Nearly 60 ETFs hit new all-time highs on Tuesday. Some are well-known, heavily traded, multi-billion dollar funds. Others, well, not so much, but that obviously is not a bad thing. Just look at the Market Vectors Unconventional Oil & Gas ETF (FRAK) .
FRAK, which debuted in February 2012, has just $31.6 million, but that has not stopped the ETF from surging 25.5% year-to-date. By comparison, the broader Energy Select Sector SPDR (XLE) and Vanguard Energy ETF (VDE) are up an average of 18% this year. Those statistics indicate that the very thing FRAK was criticized for when it debuted, that being a narrow focus on a niche are of the energy sector, is actually helping the ETF outperform larger rivals. [ETFs for Soaring U.S. Oil Output]
Thanks to soaring output at shale formations in North Dakota, Texas and other states, U.S. oil output is surging and that is proving to be a boon for FRAK, an ETF explicitly focused on so-called unconventional sources of oil and gas. “Unconventional” includes shale and it is shale formations such as the Bakken and Eagle Ford that are helping U.S. oil production reach multi-decade highs. So dramatic has been the increase in U.S. oil output that China is expected to surpass the U.S. as the world’s largest oil importer in just a few years. [Shale Boom Resonates With ETFs]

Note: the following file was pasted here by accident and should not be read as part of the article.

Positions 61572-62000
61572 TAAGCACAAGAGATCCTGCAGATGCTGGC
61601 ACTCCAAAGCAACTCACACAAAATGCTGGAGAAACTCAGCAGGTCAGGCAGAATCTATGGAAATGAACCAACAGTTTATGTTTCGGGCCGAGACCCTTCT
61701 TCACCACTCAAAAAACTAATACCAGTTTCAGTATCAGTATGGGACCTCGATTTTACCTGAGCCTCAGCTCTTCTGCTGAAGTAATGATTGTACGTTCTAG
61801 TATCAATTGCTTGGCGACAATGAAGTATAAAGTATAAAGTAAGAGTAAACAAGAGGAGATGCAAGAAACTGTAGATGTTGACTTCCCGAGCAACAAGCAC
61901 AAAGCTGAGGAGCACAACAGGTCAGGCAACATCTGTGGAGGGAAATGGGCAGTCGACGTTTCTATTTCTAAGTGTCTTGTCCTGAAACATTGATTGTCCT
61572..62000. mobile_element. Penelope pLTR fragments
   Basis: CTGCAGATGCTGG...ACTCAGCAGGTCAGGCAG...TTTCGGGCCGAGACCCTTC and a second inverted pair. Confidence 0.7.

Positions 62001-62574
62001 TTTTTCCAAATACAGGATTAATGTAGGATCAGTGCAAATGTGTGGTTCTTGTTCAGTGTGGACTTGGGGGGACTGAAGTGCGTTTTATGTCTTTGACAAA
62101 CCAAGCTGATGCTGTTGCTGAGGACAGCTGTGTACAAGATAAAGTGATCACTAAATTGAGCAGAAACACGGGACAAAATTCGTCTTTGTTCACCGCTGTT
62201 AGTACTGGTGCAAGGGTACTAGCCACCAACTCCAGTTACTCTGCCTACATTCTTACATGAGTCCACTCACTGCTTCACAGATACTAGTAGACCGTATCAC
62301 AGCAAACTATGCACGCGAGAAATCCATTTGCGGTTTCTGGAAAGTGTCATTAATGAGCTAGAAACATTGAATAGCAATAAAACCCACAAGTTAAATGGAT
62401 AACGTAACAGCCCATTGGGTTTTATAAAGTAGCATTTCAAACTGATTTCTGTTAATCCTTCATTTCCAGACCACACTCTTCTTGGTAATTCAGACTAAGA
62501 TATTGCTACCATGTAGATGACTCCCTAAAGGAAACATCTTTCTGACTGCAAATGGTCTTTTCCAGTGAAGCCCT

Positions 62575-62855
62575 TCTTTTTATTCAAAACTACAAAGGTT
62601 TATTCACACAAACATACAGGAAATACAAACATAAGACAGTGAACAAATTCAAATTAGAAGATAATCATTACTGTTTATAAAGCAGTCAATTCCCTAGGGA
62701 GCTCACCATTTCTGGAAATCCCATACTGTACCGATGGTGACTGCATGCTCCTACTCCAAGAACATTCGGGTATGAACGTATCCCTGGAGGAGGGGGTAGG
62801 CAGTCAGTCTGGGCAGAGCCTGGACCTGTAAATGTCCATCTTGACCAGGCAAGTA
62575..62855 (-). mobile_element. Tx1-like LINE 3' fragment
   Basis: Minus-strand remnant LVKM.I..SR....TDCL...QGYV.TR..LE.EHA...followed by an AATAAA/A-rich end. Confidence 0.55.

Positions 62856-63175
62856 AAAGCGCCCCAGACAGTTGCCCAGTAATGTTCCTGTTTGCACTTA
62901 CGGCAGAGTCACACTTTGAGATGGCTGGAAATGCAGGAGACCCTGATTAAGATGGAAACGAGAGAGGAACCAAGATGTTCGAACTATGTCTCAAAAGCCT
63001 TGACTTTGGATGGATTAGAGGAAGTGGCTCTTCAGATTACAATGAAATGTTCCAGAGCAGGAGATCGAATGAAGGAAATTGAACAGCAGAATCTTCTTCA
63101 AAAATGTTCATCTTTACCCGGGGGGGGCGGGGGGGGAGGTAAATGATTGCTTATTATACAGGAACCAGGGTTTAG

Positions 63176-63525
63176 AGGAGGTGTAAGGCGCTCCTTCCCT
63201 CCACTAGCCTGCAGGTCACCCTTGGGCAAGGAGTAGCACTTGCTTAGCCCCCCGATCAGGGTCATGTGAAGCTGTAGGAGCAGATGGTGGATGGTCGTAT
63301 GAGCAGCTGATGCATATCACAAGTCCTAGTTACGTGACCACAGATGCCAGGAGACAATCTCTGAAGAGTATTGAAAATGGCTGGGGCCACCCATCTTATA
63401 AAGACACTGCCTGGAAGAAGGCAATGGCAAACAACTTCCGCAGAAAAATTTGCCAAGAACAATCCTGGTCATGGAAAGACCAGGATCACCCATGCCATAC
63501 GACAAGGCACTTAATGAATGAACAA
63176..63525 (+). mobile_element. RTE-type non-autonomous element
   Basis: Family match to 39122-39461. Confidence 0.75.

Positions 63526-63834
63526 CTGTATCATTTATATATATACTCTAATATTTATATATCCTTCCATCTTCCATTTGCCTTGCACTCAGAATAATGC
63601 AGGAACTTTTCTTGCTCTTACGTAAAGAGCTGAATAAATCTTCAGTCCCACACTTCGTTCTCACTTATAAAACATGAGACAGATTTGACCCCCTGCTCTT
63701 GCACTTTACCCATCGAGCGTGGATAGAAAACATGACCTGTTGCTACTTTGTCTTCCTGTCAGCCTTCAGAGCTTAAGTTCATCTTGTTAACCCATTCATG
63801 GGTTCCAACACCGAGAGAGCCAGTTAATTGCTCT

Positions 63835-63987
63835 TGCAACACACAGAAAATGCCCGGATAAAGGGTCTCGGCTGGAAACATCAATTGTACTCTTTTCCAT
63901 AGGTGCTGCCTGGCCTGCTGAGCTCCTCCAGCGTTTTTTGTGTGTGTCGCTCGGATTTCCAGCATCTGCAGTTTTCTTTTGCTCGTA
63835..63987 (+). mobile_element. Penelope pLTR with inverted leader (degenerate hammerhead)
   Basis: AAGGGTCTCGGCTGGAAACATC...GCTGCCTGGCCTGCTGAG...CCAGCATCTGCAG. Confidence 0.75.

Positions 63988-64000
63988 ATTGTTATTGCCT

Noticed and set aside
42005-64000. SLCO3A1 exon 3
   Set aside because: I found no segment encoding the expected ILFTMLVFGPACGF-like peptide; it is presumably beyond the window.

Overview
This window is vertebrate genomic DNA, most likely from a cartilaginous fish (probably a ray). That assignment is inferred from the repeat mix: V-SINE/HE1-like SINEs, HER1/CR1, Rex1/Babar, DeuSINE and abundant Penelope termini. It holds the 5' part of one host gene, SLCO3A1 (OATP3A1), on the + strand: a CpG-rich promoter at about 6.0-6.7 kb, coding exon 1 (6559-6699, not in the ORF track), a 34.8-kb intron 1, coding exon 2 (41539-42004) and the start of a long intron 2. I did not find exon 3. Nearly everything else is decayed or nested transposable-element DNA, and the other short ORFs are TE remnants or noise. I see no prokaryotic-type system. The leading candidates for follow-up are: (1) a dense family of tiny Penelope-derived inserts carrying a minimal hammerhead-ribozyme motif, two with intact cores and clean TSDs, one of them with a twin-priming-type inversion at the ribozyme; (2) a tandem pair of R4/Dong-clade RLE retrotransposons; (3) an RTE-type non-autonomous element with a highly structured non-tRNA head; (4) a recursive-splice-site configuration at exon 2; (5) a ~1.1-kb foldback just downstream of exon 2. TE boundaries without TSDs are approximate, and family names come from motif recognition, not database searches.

For investors, the good news may be that although FRAK just reached a new all-time high, the shale boom is just starting in the eyes of some market observers. Improved technology and strong drilling activity should spark “significant oil production growth still to come in the key regions such as the Permian [Basin] … as well as the Eagle Ford, Bakken and Niobrara (Wattenberg),” Platts reported, citing Credit Suisse.
The bank said the U.S. shale revolution is “in the early innings,” good news for an ETF that allocates 23% of its weight to Occidental Petroleum (OXY), Anadarko Petroleum (APC) and EOG Resources (EOG). That trio is intimately levered to the U.S. shale revolution.
FRAK has one of the largest allocations to California-based Occidental of any ETF. However, FRAK’s Occidental position presents some risks. A vital element to the company’s future earnings growth is California’s Monterey Shale, which by some estimates is home to some of the largest oil reserves in the U.S. The issue is not only is oil proving hard to extract from the earth in Monterey, but California also recently passed the most stringent fracking laws in the U.S.
Market VectorsUnconventional Oil & Gas ETF
ETF Trends editorial team contributed to this article.
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